On Teaching Apr09


Share This

On Teaching

 UVA aerial

MY RESPONSE to a recent comment on Facebook by someone named Mike, who had this to say about the recent increase in tuition costs at the University of Virginia: “They have to raise costs to provide a paycheck to all the liberals hired to make our kids hate America!”

Mike, I teach at the University of Virginia. I’m deeply proud to do so. My undergraduate students and my adult, personal enrichment students are some of the brightest, engaged, eager-to-learn people I’ve ever had the pleasure to meet. Many of my friends teach at the University, as do numerous people with whom I’m acquainted. I am also an alumnus of UVA, having earned my Master’s Degree in Anthropology, and having had the privilege of studying with some of the very best scholars in that field.

I’m not aware of anyone who teaches at UVA — and that certainly includes myself— who could be characterized in the ugly fashion that you’ve so ignorantly done here.

What we do teach at UVA— whether it’s in engineering, business, law, medicine, media studies, anthropology, the sciences or the arts— aside from a series of powerful skillsets which serve to make the world a better place and literally save lives, is a little something called critical thinking (and critical doesn’t mean negative, look it up). We encourage our students to think objectively and creatively. We help them see the relationships that exist on the continuum between data, information, knowledge, understanding, and wisdom. We inspire them to question and to explore the assumptions about the world that they have inherited. We teach them to value facts— and to participate in reasoned, open, thoughtful debate about those facts. We aim to graduate citizen leaders who can, in any number and variety of fields and endeavors, lead by their examples, inspiring others to think for themselves and to govern themselves.

What we do not teach at the University of Virginia is blind, unquestioning obedience to power and authority. We teach our students to question authority— and to listen when it answers. We do not teach our students to suspend their critical thinking skills in order to serve the agenda of any specific ideology of power (whether government, corporate, religious or otherwise). We are not producing widgets in a factory. We are encouraging free people to think for themselves, and giving them the skills to do so. UVA’s founder Thomas Jefferson put it best in 1820: “This institution will be based on the illimitable freedom of the human mind. For here we are not afraid to follow truth wherever it may lead, nor to tolerate any error so long as reason is left free to combat it.”

So in a very real sense then, in a Jeffersonian sense, we teach courage. We teach free people to have the courage of mind to think for themselves, to develop that “illimitable freedom of the human mind,” to have the confidence in their own ideas, to become citizen leaders who will protect human liberty and stand in opposition to any force that would profit off of the suppression of that liberty. That was precisely Thomas Jefferson’s vision for this University, and as such, it has a unique and historic mission. As designed by Jefferson, the University of Virginia was to be the insurance policy for the American Revolution: where successive generations could come and learn the principles of the Western Enlightenment, the “useful sciences” as he called it. It’s where students could embrace a way of thinking that had inspired humanity to finally abandon the Middle Ages; to leave monarchies and theocracies behind in the dustbin of history; to unshackle the mind from a world that had for far too long clung to fear, irrationality, and superstition.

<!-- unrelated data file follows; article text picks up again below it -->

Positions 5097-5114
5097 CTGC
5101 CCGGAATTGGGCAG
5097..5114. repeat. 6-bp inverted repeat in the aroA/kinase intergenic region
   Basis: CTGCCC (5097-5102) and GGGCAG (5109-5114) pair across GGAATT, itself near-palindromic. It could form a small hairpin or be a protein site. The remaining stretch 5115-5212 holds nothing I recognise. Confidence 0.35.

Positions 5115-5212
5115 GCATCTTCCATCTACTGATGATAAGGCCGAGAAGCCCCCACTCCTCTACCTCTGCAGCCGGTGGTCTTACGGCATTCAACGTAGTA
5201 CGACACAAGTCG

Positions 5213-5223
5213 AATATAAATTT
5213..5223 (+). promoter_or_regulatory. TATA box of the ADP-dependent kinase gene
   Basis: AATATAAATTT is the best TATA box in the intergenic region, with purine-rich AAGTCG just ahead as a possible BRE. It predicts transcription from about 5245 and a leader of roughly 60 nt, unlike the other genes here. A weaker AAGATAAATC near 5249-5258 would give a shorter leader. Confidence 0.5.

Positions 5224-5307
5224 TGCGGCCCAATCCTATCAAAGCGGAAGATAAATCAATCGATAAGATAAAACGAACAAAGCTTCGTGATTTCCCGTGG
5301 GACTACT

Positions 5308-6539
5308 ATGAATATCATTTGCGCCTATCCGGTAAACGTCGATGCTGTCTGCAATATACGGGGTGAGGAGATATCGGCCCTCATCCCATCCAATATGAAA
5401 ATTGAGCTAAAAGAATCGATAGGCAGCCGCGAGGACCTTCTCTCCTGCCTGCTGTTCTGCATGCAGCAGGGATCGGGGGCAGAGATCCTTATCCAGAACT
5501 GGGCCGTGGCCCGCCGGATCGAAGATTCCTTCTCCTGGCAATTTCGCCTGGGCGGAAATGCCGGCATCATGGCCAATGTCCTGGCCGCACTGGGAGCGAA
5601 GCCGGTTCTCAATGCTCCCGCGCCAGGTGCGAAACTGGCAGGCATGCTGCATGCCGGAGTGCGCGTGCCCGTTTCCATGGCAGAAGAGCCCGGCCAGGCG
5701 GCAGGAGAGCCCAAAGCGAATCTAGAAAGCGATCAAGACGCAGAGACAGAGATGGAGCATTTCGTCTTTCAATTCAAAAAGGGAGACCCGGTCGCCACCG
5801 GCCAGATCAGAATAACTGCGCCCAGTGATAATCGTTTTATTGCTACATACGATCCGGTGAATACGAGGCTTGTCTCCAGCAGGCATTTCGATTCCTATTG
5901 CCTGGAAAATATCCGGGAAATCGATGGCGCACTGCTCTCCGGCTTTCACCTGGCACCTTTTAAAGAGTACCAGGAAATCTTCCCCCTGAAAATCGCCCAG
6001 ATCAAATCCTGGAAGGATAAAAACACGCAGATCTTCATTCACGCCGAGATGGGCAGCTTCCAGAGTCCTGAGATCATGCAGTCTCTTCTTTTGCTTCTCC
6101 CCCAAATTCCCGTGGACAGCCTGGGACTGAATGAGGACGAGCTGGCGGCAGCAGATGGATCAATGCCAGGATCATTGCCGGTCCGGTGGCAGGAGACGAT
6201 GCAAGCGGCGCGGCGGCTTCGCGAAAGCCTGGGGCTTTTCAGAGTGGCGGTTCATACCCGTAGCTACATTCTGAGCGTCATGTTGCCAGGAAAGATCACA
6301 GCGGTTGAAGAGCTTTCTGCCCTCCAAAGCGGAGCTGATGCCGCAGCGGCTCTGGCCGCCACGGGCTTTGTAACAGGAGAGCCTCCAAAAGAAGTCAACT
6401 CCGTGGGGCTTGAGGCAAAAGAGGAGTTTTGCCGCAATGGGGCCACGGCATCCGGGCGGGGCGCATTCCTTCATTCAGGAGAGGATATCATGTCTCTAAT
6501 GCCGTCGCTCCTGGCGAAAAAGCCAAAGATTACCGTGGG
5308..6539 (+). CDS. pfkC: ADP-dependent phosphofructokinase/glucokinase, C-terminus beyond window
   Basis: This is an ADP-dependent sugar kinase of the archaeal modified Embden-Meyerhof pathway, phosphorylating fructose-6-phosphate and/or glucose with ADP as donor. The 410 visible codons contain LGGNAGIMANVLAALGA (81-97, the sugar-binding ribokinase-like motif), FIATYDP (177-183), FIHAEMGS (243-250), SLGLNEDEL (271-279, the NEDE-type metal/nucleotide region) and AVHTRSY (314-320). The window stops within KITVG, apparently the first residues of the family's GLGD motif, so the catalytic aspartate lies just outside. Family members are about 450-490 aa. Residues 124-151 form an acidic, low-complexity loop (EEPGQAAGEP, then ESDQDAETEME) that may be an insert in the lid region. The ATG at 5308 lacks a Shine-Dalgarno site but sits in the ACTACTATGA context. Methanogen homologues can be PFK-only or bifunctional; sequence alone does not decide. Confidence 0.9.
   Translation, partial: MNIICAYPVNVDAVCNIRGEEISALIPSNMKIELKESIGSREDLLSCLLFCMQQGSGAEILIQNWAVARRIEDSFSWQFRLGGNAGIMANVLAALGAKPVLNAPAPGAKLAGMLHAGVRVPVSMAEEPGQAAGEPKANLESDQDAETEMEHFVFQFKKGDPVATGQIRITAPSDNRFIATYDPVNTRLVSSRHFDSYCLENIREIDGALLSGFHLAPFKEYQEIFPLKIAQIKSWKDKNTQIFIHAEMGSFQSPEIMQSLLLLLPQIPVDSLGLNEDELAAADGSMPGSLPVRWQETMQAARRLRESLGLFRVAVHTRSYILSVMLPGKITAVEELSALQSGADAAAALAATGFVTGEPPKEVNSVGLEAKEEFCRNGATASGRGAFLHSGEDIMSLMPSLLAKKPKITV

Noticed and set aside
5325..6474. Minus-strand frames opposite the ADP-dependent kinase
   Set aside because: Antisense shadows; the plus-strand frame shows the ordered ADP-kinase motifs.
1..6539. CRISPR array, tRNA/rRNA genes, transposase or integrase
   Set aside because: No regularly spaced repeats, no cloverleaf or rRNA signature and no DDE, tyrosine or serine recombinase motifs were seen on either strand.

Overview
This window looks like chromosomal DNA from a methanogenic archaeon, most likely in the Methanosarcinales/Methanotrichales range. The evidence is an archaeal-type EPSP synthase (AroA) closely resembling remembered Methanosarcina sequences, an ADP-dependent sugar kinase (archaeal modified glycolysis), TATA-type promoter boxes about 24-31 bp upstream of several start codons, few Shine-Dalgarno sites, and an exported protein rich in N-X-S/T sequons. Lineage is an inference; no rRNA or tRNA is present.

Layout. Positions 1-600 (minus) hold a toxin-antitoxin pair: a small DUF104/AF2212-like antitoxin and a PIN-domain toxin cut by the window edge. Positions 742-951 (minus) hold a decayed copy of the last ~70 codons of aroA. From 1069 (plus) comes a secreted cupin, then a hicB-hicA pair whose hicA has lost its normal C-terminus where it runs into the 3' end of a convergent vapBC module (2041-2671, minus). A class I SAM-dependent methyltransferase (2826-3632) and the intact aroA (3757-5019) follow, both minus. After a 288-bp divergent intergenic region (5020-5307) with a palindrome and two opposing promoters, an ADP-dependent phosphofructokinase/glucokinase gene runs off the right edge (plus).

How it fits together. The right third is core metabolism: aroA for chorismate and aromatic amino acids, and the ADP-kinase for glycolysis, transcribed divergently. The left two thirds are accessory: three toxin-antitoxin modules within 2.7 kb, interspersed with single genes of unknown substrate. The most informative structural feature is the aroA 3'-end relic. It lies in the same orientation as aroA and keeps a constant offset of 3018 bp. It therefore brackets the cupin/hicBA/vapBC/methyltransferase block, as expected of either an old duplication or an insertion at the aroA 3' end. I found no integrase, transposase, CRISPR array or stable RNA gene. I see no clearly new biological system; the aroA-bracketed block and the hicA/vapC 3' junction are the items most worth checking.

Mike, I don’t take personal offense at your comment, so much as it makes me roll my eyes and laugh. The bumper sticker flak you’ve tossed into an otherwise interesting comment thread strikes me as symptomatic of a witless groupthink that vilifies education in general. It’s a political talking point that condemns schools, teachers and critical thinking as being “anti-American” if ever they should inspire anyone to stray from your own political agenda or religious dogma. Frankly, the way of thinking that inspires your condemnation, which appears absent of reason, has more to do with a way of thinking we see in groups like the Taliban than it does with the principles that inspired the American Revolution.

I do not teach my students to hate America, nor do I teach them to love America. That is not my job. I am not in the nationalism or indoctrination business. I teach them to appreciate learning and critical thinking. I encourage my students to embrace the intellectual abilities and creative talents they each have to make this world a better place, and to make a place in that world for themselves.

A fellow University of Virginia graduate, Woodrow Wilson, in one of his most Jefferson-inspired moments, had this to say to students in higher education in America: “You are not here merely to prepare to make a living. You are here to enable the world to live more amply, with greater vision, and with a finer spirit of hope and achievement. You are here to enrich the world, and you impoverish yourself if you forget this errand.”

— Coy Barefoot